More than half of the issues launched this year are trading 20-60% below issue price.
With the government planning to go ahead with the disinvestment process, the initial public offer (IPO) and follow-on offer (FPO) market is expected to take off in a huge way. Companies such as SAIL, ONGC, IOC and Hindustan Copper are waiting to hit the markets. More than hundred companies have filed their draft red herring prospectus (DRHP) with the Securities and Exchange Board of India, the market regulator.
Retail investors, however, need to be careful before they jump onto the IPO bandwagon. Reason: Eight of the 15 IPOs launched this year are trading 18-60 per cent below their issue price.
|WHEN INVESTING IN AN IPO...|
Jagannadham Thunguntla, head (equities), SMC Global Research, cautions retail investors to stay away from mid- and small-cap issues. “These firms have issues like concentrated promoter shareholding etc,” he says.
Instead, he suggests them to invest in public sector companies. According to him, though you may not get immediate returns in a PSU offering, you are guaranteed a quality company. One does not know much about mid- and small-cap companies. Thus, it is better to stick to PSU company issuances, as they are backed by the government.
If you want to invest in other IPOs, you can get some clues from IPO grading. For instance, Vaswani Industries, which withdrew its IPO, had a grading of 2/5 from ICRA, indicating below-average fundamentals.
However, IPO grading need not be the only parameter. Galaxy Surfactants is another company which recently withdrew its IPO. But, the issue had been graded 4/5 by Crisil, indicating above-average fundamentals.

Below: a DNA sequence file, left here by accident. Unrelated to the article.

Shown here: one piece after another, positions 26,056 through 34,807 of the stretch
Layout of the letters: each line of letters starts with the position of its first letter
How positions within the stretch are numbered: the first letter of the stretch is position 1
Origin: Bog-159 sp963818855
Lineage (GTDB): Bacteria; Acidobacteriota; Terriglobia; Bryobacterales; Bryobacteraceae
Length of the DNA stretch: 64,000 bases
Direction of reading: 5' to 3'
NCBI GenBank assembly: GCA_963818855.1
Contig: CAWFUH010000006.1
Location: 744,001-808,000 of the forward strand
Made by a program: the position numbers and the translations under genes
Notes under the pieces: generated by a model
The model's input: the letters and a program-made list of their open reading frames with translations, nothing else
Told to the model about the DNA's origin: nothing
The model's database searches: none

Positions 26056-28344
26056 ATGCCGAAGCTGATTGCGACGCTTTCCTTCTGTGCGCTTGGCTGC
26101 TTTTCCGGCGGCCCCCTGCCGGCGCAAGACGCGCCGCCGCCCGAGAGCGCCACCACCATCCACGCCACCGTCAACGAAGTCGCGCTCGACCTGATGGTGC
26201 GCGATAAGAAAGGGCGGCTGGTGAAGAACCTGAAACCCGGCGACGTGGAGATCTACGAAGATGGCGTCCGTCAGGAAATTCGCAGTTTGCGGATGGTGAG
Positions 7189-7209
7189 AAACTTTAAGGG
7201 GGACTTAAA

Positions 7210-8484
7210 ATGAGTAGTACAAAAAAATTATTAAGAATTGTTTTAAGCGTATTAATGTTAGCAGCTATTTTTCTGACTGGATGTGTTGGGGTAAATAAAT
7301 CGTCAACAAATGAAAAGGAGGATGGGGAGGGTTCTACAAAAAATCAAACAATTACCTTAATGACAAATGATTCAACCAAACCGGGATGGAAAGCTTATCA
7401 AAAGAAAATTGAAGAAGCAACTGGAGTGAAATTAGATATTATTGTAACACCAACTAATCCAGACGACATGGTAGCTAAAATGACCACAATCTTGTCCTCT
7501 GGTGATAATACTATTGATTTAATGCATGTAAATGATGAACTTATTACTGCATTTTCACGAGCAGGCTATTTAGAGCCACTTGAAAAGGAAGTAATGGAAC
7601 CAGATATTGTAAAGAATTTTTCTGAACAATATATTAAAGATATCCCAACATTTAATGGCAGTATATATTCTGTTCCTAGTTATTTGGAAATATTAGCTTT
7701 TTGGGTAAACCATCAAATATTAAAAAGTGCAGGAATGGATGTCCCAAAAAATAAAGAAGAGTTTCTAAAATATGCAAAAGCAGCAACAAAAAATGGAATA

“When an IPO is withdrawn, you should look at the reason behind the withdrawal. In a depressed market, like right now, even a good company may find it difficult to raise funds from the market. On the other hand, in a bullish market, even a bad quality company can easily sail through”, says Hemant Rustagi, Chief Executive Officer at Wiseinvest Advisors.
The most important thing to look at when deciding on investing in a public offering is the quality of the management. The reason why experts recommend PSU issues is the government safety that comes with such firms.
“The corporate governance and quality of the management should be very strong. In an FPO, you have a company’s proven track record. However, you don’t have that advantage as far as IPOs are concerned. So, there is a need to be more careful”, says Prashanth Prabhakaran, president (retail broking), India Infoline.
You should also compare these companies with their listed peers and see how they match up. Compare their track records, pricing etc. Along with the IPO grading, a retail investor should also do his homework. “When investing directly into the stock market, one should be very careful. If you are not too sure of the company, you should rather invest in it through a mutual fund”, Prabhakaran adds.
Pricing is an important aspect. The valuation of the issue should be comparable with its peers. However, cheap pricing does not mean the valuations are good.
There are other things to look for as well, including why is the company raising money, the objectives of the issue, its future growth prospects, the level of profitability the company expects to achieve, etc.
Though there is the lure of listing gains for many investors, given the prevailing market conditions, expert say one should be selective when choosing an IPO. Though one cannot avoid all sectors, some like real estate and infrastructure are quite avoidable.